CNN Uses Aurora Shooting to Force Anti-Gun Agenda on Viewers

CNN used Friday's tragic shooting to force the gun control debate back into headlines this past weekend, and multiple network anchors made a blatant liberal push for further gun regulation.

The advocacy began just hours after the atrocity, despite both President Obama and Mitt Romney abstaining from politicking on the day of the massacre. "America has got to do something about its gun laws. Now is the time," CNN's Piers Morgan tweeted hours after the shooting.

Morgan followed that up with more tweets and a Friday night show that was loaded with pro-gun control guests. Below are some of the most egregious examples of CNN's bias in favor of gun control from Friday, July 20, through Monday, July 23:

"You tell me a good reason why we should not strengthen the law now to stop another young man like him going into a store tomorrow, buying four more weapons, 6,000 rounds of ammunition on the internet, and killing and shooting another 70 people in America."
– Piers Morgan, Piers Morgan Tonight, July 20

"[W]hat has to happen for Washington to reinstate the Assault Weapons Ban which expired back in 2004?"
– Brooke Baldwin to Philadelphia Mayor Michael Nutter (D), 3 p.m. CNN Newsroom, July 20

"So why hasn't your party, the Democratic party done more to legislate guns?"
– Brooke Baldwin to Nutter, 3 p.m. CNN Newsroom, July 20

"This is dating back to 1999, Littleton, Colorado, otherwise known as Columbine. 13 killed in a mass shooting. 2007, Virginia Tech, 32 killed. 2009, Fort Hood, Texas, 13 killed; 2012, Aurora, Colorado, 12 killed. Different circumstances, different people, but people look at this and say, can't we do anything to stop this?"
– Candy Crowley, State of the Union, July 22

"Every time one of these things happens – Gabrielle Giffords last year, this shooting here -- there's an outrage, and then very quickly it dissipates. The American people quite quickly go back to their normal lives and they don't demand action in a way that I would expect them to. Why do so many Americans not feel angry enough to demand further gun control?"
– Piers Morgan to New York City Mayor Michael Bloomberg (I), Piers Morgan Tonight, July 23

"If the political leaders in this country continue to say nothing about this, gun sales increase at the rate they've been increasing, and we see more and more of these incidents, people will say, Mayor Bloomberg, it's time you ran for the highest office. It's time you took charge of this."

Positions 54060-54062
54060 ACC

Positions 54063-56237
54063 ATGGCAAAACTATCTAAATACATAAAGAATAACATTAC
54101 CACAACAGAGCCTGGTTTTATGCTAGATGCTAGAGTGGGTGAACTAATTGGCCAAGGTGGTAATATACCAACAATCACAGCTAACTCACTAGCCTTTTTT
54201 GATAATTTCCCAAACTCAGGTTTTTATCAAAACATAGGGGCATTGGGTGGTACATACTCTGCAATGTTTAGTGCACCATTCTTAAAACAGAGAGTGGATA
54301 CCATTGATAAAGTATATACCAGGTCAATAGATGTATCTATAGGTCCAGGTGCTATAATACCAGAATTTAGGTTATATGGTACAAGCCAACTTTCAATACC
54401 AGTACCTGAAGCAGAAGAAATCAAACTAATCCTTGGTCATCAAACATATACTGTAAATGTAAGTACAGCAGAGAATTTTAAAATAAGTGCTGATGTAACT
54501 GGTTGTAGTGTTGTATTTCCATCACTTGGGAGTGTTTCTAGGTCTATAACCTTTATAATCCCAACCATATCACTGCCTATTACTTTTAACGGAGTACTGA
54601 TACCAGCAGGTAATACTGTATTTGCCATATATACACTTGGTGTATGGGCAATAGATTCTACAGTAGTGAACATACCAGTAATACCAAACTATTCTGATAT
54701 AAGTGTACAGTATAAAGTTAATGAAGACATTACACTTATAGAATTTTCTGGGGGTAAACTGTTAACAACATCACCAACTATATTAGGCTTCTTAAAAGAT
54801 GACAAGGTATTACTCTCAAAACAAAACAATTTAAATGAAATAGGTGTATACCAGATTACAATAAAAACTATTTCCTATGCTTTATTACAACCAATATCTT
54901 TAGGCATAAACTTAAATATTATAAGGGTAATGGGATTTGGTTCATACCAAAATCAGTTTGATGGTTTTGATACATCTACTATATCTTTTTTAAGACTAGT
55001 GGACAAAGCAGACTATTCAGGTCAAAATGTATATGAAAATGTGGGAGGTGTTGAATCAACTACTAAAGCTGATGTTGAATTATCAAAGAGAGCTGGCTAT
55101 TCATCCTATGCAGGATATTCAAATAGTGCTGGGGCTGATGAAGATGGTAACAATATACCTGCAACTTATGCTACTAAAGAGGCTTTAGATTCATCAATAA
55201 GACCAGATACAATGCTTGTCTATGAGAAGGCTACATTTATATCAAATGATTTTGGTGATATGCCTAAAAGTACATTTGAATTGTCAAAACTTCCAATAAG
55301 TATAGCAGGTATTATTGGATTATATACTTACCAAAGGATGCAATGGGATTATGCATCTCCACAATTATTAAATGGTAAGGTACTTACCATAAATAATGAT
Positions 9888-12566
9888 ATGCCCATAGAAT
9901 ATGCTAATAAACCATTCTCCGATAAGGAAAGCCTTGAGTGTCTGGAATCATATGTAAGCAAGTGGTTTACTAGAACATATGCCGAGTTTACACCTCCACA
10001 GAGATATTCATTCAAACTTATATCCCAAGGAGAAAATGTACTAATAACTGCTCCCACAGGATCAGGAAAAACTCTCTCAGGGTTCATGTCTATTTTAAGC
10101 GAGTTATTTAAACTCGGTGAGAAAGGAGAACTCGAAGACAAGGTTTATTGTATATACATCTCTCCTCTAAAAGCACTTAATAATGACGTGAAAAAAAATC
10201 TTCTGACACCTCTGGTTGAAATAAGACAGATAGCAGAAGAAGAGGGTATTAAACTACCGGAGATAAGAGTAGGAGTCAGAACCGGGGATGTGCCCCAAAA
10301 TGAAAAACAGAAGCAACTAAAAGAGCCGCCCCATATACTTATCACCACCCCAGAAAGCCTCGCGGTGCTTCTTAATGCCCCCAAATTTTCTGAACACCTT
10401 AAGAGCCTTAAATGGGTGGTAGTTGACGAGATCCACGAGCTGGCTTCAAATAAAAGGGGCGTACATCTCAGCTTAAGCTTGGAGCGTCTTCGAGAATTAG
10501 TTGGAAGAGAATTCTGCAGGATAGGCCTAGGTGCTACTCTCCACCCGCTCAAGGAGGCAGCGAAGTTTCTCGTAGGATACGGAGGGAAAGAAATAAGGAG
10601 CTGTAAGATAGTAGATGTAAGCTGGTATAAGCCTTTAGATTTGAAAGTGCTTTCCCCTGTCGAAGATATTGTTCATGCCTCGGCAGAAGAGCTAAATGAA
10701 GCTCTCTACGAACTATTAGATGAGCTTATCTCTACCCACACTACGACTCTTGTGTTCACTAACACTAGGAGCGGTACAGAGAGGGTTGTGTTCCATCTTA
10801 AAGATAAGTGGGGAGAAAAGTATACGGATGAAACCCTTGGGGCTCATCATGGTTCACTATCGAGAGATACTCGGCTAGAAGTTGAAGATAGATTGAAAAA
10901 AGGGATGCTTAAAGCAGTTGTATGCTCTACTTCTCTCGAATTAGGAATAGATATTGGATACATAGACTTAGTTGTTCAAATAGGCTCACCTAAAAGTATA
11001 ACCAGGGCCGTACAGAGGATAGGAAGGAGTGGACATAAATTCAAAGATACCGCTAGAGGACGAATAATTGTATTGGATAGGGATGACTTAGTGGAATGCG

– Piers Morgan to pro-gun control Mayor Michael Bloomberg, Piers Morgan Tonight, July 23

"I want to ban all assault rifles."
– Piers Morgan, Piers Morgan Tonight, July 23

"But it's ultimately about conscience. It's about learning from our experiences, our country, these searing experiences and recognizing that we've done this before. Bill Clinton took on the NRA in 1994. We passed an assault weapons ban. It lapsed 10 years later. So there is an example of profiles in courage. This should not be an undiscovered country. It is about courage. It is about taking on some powerful interests. But sometimes that's necessary to have a rational debate that actually deals with the problem."
– CNN contributor John Avlon, Erin Burnett OutFront, July 23

Ironically, both a CNN host and a CNN contributor expressed their distaste for the media hitting on the gun issue Friday morning. Howard Kurtz called out CNN and Piers Morgan by name for turning the atrocity into "ideological fodder."

"I feel so strongly about this – how about waiting a decent interval, maybe a day, until, you know, the families have had a time to absorb the shock, the victims have been identified. Why this rush to do it immediately?" Kurtz asked on his Sunday show Reliable Sources.

"But in terms of just overall sensitivity, where the nation's mood was, no I don't think it was the right time to bring up that conversation," CNN contributor L.Z. Granderson said of debating guns the very morning of the shooting, which is what Morgan did.

Matt Hadro
Matt Hadro
Matt Hadro was a News Analyst for the Media Research Center's News Analysis Division from 2010 through early 2014